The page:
I wish that Brian O’Neill was proposing an addiction treatment facility just a few miles down from where he currently is in Haddonfield. I wish he was proposing to build one of his facilities in Cherry Hill, in plain sight, so that all the children of Suburbia could see addiction in real life, and not in a text book or tv show.
Currently, Haddonfield is saying no. Even though Haddonfield had 40 reported cases of addiction in 2013 (roughly 13 cases per mile in this town) for drugs including alcohol, cocaine, and heroin, it seems as though the residents have waived the NIMBY flag high enough. But I ask, why? Their town is surrounded by high concentrations of reported addictions, leaving good reason to believe that soon they will be shaded in burgundy too.
Is it because the proposed RCA center would be close to Haddonfield Memorial High School? If that is the case, then why is Haddonfield allowed to have this conversation, and Camden isn’t?
Camden is home to one of a whopping six methadone treatment facilities in all of Southern New Jersey. This facility sits within 5 blocks of about 6 different schools, and sits at the opening of the City Hall Patco Station, and is within one block of Rutgers University-Camden and Camden County College, and an Early Learning Research Center.
Was there an opportunity for Camden residents and stake holders to speak out against this clinic? If there was, they should have, and we suburban residents should have demanded it to be built in our towns.
Why? Because the overwhelming majority of addicts who need a methadone regime are suburban residents. Why is it justified to send our addicts to another town, almost as to cast them away? Why are we pretending that Suburbia doesn’t produce addicts?
I wish that more suburban residents, parents mostly, would welcome addiction treatment centers into their communities, and use their existence as teaching points. If that had been the case in my corner of suburbia, then I’m certain that my graduating class would not have such a high number of individuals who have overdosed, gone through interventions, gotten arrested, or relocated outside of the state for rehab. Yes, I am telling you that the graduating class of 2011, from Cherry Hill, has a high number of addicts. This shouldn’t be a secret to the world. Instead, it should become common knowledge, and it should be an aspect of society that parents pay more attention to, in hopes of preventing more young-aged addictions.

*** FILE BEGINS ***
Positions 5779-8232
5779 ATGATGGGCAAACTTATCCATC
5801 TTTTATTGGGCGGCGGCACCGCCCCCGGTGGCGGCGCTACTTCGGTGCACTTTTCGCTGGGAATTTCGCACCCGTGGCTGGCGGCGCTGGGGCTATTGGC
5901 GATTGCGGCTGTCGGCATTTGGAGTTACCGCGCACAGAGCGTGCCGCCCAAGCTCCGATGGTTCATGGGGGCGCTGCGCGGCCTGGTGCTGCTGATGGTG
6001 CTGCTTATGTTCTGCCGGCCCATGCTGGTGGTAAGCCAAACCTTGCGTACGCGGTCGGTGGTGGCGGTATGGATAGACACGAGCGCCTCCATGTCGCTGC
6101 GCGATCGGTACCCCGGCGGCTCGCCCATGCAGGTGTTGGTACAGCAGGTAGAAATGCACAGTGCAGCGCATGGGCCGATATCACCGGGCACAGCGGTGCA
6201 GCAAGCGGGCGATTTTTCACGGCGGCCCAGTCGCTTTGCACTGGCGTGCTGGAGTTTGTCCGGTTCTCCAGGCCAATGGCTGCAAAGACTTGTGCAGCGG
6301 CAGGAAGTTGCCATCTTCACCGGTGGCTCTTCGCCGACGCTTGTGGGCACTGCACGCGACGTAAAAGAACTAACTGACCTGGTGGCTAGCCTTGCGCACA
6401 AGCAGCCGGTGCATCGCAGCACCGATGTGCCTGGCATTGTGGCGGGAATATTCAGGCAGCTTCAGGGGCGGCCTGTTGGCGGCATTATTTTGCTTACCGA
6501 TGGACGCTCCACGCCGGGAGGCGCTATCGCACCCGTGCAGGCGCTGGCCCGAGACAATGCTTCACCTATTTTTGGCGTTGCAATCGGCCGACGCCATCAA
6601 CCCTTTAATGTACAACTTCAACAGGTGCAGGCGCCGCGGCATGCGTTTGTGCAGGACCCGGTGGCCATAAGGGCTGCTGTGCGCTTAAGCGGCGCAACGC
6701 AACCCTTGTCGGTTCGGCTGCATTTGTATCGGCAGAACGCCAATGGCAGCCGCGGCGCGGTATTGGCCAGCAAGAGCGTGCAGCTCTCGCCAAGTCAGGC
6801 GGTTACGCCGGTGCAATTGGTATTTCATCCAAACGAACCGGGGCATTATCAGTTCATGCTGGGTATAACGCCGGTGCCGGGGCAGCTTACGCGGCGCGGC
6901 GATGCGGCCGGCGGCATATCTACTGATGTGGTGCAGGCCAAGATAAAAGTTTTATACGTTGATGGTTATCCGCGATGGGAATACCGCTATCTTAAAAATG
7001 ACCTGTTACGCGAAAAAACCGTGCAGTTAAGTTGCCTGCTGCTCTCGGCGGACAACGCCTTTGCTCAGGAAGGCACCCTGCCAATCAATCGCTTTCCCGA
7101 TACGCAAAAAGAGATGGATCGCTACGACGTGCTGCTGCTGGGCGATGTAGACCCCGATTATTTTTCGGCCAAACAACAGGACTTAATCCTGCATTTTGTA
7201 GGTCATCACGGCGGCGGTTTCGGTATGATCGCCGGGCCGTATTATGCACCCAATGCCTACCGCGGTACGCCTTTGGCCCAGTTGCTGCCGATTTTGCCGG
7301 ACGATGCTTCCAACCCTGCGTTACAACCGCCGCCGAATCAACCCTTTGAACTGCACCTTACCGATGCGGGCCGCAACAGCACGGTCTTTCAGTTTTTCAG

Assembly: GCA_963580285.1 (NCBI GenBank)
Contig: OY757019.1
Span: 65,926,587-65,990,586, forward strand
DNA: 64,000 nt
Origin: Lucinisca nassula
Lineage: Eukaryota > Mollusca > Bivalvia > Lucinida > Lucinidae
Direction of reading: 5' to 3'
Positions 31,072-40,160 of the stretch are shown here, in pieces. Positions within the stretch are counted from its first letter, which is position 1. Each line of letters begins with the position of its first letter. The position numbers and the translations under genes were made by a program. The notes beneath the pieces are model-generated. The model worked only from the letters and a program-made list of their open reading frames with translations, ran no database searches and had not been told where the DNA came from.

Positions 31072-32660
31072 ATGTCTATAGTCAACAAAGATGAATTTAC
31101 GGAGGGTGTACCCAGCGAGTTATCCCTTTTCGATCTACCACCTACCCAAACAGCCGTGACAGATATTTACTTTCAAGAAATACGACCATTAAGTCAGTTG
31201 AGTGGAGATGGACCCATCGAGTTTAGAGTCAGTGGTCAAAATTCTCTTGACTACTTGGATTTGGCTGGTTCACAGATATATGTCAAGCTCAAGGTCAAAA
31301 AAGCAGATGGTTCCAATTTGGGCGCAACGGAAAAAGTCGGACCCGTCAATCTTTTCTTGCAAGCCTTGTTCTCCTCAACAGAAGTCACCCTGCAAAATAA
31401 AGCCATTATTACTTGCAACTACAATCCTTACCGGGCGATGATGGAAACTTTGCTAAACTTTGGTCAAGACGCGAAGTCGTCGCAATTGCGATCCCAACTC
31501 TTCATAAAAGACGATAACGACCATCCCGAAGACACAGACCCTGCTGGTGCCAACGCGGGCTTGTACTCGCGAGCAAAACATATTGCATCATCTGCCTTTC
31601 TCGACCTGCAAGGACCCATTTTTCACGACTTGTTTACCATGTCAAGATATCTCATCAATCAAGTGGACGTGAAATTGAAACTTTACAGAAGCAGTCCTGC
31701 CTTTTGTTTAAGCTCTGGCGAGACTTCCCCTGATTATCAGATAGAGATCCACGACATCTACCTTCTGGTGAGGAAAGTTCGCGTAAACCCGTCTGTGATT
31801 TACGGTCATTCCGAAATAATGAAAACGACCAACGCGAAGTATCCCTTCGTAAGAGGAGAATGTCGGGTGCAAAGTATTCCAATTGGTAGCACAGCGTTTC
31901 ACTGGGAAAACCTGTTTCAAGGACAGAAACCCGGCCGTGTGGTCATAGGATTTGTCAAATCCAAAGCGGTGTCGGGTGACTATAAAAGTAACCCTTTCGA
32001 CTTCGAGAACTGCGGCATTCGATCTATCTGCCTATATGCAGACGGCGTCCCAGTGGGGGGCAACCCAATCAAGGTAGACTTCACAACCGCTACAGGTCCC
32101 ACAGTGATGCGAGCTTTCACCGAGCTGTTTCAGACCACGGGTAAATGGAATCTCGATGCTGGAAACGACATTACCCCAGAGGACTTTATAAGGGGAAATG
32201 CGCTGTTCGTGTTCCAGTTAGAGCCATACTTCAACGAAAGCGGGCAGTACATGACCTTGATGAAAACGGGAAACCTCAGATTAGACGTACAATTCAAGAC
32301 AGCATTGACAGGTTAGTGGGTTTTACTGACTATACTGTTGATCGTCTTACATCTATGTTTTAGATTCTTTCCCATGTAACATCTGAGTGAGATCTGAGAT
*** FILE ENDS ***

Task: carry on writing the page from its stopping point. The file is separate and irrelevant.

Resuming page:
Addiction is everywhere and it comes in all forms, and it is definitely time for Suburbia to stop pretending that it doesn’t exist behind our groomed lawns and pristine landscaping.
Bring an addiction treatment center to Cherry Hill. Build it as an addition to Kennedy Memorial hospital on Chapel Avenue. Build it right next to High School West. Let our kids see addiction, and let them be afraid of it.
It is also time to get serious about our State’s medical procedures concerning the frequency, and the reasons, for prescribing opiate drugs. Time and time again, we have elected officials and representatives from law enforcement speaking out about the definitive pattern between opiate drugs and heroin. To be blunt, THESE PILLS ARE CAUSING MORE ADDICTIONS THAN ANY OTHER TRIGGER. THE 21ST CENTURY ADDICTION IS BEING PRESCRIBED.
A medical side effect from a prescribed drug should not be addiction.
I am not a doctor, but I always avoid the use of these medications whenever possible. The risk is just too high for temporary pain relief. There must be a better way to treat short-term pain, and we must work harder to find it.